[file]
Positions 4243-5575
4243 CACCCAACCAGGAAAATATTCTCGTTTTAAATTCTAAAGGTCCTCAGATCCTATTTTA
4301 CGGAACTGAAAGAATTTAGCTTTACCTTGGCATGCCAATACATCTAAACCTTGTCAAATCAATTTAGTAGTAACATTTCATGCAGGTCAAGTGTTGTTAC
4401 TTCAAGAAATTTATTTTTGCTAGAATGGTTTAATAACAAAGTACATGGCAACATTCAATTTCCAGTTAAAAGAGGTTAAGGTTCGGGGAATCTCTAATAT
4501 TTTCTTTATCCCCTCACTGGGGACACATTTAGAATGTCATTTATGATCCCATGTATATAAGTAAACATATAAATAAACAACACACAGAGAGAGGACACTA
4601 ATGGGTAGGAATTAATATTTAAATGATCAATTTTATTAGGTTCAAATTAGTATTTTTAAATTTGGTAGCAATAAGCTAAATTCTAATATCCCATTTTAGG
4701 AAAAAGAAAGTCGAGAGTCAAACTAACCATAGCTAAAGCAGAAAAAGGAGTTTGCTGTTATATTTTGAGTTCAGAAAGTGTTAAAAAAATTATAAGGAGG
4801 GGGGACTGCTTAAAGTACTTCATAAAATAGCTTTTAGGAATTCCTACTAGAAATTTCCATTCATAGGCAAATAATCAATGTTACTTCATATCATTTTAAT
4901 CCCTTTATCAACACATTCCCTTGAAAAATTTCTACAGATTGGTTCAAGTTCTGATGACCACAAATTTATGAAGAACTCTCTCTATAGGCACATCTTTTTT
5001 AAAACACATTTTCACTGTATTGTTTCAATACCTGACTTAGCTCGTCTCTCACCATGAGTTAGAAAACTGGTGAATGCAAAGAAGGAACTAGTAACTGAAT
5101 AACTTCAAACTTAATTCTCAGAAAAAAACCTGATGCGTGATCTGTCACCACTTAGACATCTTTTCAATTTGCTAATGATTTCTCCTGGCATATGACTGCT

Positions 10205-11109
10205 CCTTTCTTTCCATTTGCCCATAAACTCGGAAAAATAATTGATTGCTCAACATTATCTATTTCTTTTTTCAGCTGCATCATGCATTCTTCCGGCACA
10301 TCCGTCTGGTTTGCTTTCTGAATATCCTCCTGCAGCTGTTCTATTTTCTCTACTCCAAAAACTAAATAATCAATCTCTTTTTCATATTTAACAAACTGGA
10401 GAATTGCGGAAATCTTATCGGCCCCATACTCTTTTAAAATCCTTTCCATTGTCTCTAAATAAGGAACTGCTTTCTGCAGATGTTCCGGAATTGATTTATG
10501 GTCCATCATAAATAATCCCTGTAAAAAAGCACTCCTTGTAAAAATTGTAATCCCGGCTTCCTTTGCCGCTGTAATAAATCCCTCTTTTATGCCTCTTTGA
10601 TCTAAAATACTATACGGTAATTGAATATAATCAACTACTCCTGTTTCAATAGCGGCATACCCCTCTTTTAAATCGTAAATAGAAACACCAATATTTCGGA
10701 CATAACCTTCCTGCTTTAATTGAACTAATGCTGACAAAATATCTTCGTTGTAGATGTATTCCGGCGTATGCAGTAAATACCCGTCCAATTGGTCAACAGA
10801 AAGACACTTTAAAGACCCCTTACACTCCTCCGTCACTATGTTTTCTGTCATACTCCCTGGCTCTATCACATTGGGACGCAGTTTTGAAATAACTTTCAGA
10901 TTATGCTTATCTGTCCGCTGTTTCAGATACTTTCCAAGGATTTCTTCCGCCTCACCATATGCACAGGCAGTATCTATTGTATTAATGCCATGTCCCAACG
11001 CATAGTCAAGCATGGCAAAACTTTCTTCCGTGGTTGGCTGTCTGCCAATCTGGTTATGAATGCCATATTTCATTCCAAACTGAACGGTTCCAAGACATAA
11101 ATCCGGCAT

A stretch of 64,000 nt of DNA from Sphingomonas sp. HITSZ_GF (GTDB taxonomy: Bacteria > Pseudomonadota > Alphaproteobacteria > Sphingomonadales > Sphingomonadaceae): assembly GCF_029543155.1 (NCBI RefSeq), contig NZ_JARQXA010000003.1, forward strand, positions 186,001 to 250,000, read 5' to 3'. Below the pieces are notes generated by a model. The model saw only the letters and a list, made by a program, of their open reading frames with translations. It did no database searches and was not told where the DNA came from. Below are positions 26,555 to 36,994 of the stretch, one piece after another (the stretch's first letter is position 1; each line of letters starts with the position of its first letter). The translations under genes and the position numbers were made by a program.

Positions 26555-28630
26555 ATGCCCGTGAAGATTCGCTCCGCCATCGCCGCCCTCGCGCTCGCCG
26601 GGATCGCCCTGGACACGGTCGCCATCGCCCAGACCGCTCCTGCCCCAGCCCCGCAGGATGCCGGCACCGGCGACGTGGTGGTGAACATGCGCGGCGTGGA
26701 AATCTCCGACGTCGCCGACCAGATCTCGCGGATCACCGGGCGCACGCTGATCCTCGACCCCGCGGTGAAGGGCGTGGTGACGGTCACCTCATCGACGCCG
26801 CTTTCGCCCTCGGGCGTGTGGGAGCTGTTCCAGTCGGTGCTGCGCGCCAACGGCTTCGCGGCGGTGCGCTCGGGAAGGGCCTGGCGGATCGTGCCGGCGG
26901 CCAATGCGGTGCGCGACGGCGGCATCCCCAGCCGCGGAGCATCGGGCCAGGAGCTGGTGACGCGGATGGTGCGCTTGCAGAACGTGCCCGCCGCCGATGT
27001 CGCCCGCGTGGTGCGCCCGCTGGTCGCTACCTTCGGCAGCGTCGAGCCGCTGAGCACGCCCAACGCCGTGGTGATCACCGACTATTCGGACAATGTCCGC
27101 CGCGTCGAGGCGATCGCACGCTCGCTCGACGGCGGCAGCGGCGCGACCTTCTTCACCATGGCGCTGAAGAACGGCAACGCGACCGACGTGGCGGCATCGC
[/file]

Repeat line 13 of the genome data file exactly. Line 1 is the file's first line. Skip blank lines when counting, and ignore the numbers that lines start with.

10205 CCTTTCTTTCCATTTGCCCATAAACTCGGAAAAATAATTGATTGCTCAACATTATCTATTTCTTTTTTCAGCTGCATCATGCATTCTTCCGGCACA